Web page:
2008-09 Global Financial Crisis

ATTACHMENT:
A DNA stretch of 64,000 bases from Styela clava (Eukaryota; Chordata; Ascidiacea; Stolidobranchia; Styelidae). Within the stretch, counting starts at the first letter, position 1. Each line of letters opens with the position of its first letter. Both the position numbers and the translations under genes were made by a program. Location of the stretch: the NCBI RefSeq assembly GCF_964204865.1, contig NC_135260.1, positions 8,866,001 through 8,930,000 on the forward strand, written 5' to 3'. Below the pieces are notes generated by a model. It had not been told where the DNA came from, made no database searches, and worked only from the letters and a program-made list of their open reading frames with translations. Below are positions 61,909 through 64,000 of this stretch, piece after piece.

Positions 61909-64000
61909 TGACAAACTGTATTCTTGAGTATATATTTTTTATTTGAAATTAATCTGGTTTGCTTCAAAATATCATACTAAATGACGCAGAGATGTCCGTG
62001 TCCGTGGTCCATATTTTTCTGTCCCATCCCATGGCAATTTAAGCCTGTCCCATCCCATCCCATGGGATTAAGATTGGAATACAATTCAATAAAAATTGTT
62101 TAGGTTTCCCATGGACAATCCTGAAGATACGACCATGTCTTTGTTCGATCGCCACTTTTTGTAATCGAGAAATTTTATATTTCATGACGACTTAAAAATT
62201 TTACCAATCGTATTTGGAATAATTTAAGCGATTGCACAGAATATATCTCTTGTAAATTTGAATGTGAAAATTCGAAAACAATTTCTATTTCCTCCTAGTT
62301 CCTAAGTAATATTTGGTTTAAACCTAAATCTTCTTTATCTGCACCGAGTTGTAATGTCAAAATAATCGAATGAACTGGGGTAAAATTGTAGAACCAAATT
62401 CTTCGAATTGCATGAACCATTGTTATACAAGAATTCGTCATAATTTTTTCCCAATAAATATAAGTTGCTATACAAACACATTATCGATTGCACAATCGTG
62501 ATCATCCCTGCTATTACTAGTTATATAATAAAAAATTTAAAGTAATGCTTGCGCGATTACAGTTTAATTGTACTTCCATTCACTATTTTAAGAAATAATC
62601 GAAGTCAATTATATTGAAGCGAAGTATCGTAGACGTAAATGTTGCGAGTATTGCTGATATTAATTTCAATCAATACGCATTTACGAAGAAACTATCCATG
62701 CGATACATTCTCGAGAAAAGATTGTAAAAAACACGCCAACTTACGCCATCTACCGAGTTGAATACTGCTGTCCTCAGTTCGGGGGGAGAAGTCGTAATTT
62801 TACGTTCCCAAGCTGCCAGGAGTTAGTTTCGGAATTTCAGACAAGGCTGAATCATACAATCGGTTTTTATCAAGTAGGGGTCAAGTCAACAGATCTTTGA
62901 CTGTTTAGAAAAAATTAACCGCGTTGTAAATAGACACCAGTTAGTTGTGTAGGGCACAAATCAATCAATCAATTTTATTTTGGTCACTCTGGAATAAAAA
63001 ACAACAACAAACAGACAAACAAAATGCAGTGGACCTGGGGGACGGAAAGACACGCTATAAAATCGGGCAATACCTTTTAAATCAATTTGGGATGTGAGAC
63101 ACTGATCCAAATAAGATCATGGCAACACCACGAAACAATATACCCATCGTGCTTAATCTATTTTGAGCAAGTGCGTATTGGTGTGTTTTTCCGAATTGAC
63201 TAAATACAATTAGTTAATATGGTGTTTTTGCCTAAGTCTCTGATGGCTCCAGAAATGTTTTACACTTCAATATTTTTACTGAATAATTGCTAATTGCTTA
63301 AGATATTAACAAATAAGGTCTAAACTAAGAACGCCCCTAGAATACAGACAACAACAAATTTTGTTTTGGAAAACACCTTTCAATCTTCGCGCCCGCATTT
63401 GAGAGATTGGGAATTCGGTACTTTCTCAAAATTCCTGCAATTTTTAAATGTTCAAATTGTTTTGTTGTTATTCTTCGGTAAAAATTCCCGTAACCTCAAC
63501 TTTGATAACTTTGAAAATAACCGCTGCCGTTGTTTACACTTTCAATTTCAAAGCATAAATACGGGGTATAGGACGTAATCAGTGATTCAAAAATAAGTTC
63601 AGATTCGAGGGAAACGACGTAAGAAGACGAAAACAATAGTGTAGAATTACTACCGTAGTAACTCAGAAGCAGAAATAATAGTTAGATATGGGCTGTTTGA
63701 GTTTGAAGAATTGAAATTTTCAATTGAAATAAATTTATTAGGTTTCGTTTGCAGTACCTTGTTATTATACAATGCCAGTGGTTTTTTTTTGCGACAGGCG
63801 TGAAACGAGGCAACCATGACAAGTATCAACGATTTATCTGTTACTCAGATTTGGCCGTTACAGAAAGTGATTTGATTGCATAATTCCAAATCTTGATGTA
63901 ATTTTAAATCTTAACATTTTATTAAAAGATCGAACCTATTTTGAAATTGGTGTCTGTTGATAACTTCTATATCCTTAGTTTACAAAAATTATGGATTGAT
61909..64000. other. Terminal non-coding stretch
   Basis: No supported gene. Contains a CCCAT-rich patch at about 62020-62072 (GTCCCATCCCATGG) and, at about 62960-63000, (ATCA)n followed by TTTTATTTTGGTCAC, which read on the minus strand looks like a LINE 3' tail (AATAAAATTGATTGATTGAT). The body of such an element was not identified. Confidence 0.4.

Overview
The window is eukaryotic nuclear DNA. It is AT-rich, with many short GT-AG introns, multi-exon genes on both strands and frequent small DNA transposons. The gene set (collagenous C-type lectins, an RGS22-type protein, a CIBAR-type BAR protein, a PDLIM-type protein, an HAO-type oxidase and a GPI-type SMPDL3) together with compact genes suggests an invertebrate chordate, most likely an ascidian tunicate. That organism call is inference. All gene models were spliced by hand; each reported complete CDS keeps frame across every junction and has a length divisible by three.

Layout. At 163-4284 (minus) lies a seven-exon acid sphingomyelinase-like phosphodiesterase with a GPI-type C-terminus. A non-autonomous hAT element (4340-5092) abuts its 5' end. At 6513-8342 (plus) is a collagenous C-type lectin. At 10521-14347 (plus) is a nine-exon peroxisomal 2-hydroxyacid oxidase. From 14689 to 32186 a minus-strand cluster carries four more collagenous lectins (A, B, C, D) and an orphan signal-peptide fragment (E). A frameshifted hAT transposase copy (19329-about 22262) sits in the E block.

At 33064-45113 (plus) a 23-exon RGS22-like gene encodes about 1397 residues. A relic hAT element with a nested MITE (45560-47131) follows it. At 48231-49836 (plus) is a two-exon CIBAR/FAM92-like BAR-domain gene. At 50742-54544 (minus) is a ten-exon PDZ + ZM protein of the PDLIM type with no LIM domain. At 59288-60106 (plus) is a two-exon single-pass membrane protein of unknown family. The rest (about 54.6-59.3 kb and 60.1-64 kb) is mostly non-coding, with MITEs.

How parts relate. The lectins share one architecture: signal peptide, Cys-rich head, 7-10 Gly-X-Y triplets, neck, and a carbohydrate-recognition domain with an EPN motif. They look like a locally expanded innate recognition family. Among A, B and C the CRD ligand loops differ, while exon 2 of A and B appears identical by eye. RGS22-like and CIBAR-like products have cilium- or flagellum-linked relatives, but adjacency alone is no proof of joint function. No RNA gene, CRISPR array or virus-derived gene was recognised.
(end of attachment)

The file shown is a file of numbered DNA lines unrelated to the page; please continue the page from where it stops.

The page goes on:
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The most influential trend in the world economy is a major downturn in economic activity, including economic recessions in many of the most powerful countries in the world. At the end of 2008, the U.S, Japan, Germany, France, and the European Union as a whole, observed that the economy was moving at a slow space and at that point the declared recession. The financial crisis also known as the subprime crisis became noticeable when the U.S housing bubble sparked a fierce global economy crisis affecting the financial and industrial sectors of the world economy. The financial crisis that happened in 2008 as to Wikipedia is considered by most economists to be the worst financial crisis since the Great Depression in took place in the 1930’s. Large financial institutions collapsed, banks had to be bailed out by the government and stock prices began to fall around the globe. The housing market suffered from the crisis which resulted in foreclosures, evictions and also unemployment. The crisis played an important role in the failure of key businesses, declined consumer wealth estimated in trillions of US dollars, and a downturn in economic activity leading to the 2008–2012 global recession and contributing to the European sovereign-debt crisis. Before the financial crisis in 2008, banks gave out mortgages that individuals couldn’t afford. These individuals were not financially qualified; they were not earning enough salary. Firms like Fannie Mae and Freddie Mac got extra greedy and sold a whole lot of bad mortgages, with high interest rates to individuals that were also not financially stable in order for them to earn high fees in the mortgage transactions. This led to the main factor starting the U.S. crisis which is known as the ‘sub-prime’ mortgages, loans couldn’t be paid back, not enough money supply in the economy which led to a fall in the stock market and this was the beginning of the financial meltdown in the world economy (Wikipedia. 2012. para 1-5). According to Harrington (2009), there were various other factors that contributed to the financial crisis. He points out that the ‘Federal government policies encouraged rapid expansion of lending to low-income home buyers with low initial interest rates, low down payments, and lax lending criteria, that government-sponsored and private residential mortgage-backed securities, rapid growth in credit default swaps (CDS), and related instruments spread exposure to house price declines and mortgage defaults widely across domestic and global financial institutions in a complex and opaque set of transactions. He also goes on by saying that bank holding companies aggressively expanded mortgage lending and investment, often through off-balance sheet entities that evaded bank capital requirements. Leading investment banks invested aggressively in mortgage-related instruments. He finally gives his last point that the Lehman Brothers, AIG, and other organizations became major writers of credit default. When coupled with high leverage, CDS protection sellers became highly vulnerable to mortgage defaults (p.1)”. The 2008 financial crisis in the U.S. led to a number of banking crises throughout the world and was triggered by mismanagement of financial innovations involving subprime residential mortgages and the bursting of a housing-price bubble (Mishkin & Serletis, 2011, p. ), Mishkin & Serletis (2011), stated that even though the problem first started in the U.S. the awareness came from Canada and Europe. This showed the development of the financial markets globally. They go on by saying that the freezing of the asset backed commercial paper caused a severe fall in liquidity in Canadian short-term credit markets but that in order for the confidence and liquidity in the asset- backed commercial paper market to be restored an agreement was reached which is known as the Montreal Accord. The Montreal Accord is to help prevent important write-offs for the bank and to restructure the frozen...
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